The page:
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County in financial crisis

By: Staff Report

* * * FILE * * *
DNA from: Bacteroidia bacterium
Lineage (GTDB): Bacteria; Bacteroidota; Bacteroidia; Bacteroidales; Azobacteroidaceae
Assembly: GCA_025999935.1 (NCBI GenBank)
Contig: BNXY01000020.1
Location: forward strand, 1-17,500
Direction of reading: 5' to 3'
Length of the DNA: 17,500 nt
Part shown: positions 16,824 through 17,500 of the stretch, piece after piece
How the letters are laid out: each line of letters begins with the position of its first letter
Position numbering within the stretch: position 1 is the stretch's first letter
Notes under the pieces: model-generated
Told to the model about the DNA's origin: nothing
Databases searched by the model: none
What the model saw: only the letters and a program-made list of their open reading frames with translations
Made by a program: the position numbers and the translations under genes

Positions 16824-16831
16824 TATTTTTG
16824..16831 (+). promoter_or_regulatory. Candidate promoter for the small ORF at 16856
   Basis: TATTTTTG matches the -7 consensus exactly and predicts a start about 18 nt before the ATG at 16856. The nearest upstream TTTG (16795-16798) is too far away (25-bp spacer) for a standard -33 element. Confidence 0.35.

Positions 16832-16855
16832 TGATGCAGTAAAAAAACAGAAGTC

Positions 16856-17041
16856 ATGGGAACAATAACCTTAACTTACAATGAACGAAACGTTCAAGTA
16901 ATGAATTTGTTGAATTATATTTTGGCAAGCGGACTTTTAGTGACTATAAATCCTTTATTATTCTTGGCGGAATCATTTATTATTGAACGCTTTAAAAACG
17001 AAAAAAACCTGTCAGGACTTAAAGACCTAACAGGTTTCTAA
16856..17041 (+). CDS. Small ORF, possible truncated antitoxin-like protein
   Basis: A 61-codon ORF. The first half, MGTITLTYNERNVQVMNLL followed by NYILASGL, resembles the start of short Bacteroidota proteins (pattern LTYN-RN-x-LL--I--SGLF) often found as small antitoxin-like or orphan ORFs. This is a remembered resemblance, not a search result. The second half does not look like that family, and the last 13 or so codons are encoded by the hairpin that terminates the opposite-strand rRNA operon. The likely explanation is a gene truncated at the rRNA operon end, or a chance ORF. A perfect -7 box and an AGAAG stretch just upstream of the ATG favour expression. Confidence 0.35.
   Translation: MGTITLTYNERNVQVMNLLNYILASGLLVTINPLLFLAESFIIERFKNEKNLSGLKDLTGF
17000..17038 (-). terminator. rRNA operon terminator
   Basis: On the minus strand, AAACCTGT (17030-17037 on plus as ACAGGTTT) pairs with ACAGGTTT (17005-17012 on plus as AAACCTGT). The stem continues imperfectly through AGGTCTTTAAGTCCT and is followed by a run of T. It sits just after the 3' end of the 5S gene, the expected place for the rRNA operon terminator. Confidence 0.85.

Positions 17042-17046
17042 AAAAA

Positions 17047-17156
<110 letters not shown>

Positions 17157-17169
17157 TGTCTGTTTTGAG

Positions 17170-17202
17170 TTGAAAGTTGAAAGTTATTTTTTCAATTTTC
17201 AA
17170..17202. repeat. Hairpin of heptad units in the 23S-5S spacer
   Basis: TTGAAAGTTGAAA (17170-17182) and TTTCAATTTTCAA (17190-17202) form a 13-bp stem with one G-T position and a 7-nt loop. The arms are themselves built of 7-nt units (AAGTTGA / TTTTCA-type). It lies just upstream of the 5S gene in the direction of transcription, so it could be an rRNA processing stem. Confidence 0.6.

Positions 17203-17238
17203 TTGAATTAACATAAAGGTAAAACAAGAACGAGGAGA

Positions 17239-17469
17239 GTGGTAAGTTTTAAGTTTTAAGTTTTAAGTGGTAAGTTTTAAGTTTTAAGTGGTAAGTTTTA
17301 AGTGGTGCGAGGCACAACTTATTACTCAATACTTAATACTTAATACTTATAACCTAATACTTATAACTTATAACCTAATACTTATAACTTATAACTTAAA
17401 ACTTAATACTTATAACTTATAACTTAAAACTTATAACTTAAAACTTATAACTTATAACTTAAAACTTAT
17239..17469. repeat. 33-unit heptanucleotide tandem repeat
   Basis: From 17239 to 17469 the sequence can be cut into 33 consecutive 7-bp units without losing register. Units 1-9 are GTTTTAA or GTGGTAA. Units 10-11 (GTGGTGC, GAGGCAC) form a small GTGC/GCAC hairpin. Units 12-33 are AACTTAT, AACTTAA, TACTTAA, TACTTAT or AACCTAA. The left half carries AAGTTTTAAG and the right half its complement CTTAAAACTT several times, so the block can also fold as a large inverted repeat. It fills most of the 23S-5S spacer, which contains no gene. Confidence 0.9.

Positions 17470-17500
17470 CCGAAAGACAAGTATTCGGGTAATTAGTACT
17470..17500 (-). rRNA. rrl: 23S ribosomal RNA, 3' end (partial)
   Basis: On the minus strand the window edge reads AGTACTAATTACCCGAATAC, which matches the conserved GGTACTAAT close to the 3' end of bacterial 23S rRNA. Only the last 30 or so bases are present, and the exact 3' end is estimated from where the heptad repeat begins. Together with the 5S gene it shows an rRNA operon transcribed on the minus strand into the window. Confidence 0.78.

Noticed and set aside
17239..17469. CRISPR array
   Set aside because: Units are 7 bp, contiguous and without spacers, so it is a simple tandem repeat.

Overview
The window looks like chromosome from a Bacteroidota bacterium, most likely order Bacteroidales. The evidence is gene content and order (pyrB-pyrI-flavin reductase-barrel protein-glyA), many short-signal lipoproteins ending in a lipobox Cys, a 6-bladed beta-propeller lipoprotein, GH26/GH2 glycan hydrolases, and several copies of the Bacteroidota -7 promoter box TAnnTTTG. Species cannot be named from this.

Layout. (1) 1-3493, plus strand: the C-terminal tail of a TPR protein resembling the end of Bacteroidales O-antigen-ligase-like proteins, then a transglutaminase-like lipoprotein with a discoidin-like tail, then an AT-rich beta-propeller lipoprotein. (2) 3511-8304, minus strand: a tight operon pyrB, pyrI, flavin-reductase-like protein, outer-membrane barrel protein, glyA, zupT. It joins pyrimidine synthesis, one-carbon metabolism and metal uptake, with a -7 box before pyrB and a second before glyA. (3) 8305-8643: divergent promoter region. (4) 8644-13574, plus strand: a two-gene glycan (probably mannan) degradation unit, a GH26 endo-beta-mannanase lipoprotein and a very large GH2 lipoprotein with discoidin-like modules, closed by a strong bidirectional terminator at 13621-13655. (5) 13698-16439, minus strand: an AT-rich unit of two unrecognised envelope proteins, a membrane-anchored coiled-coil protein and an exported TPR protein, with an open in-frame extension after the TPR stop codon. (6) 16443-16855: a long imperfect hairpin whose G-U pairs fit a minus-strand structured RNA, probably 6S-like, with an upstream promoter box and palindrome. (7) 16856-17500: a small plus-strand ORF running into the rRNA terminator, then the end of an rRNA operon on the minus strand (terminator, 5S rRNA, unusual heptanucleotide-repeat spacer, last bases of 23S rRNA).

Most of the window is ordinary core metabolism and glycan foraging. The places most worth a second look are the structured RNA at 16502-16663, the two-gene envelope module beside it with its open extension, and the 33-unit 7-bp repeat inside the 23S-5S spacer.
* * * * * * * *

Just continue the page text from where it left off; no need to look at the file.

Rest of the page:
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Declining national and state economies with a related drop in local revenues have forced the Placer County Board of Supervisors to weigh additional cost-cutting measures for this fiscal year as well as set the groundwork for the 2009-10 fiscal year, according to county public information officer Anita Yoder. The county’s 2008-09 fiscal year budget, balanced when approved on Sept. 9, now faces approximately an $8-million shortfall. This shortfall occurred, Yoder said in a press release, because of a sharp decline in actual and projected revenues, particularly property and sales taxes. Additionally, the governor’s proposed budget includes further reducing local criminal justice funding of another $1 million. Next year promises to be even more challenging, according to the press release, with further declines in sales and property taxes. This does not include probable midyear state impacts yet to be adopted. Steps taken by supervisors beginning in August 2007, such as hiring restrictions, expenditure reductions and conservative estimates on revenue, helped balance last year’s budget, the press release stated. These measures remain in place but won’t be enough to overcome the new challenges of declining revenues. Additional steps must be taken to balance the budget. A proposed measure is to close most county offices during Christmas week, Dec. 22 to 26, a mandatory unpaid leave for most employees. Critical services such as law enforcement would remain available. This step would save an estimated $1.5 million to $2 million. A number of county employees have voiced concern in regard to such a four-day closure. The county continues to look for a plan involving unpaid leave to minimize the impact on employees and the public. During the Board of Supervisors’ meeting on Dec. 9, the board will hear information about budget issues and consider possible ways to cut costs. “Despite our earlier cost-cutting, business as usual is not sustainable,” said Thomas M. Miller, county executive officer. “Our priority will be to rebalance this year’s budget while minimizing the reductions in service to our communities. The Board of Supervisors must position the county to face next year’s budget challenges, which are expected to be worse. Therefore we will also look for ways to reorganize for better delivery of services and programs.” Placer County is mandated to provide a wide variety of services to more than 330,000 residents. Approximately 85 percent of county revenues are spent on countywide services, such as safety-net health and human services, jails, elections and fiscal management. Additionally, the county provides municipal services, such as law enforcement services, roads and bridges, parks and libraries to residents in the unincorporated areas.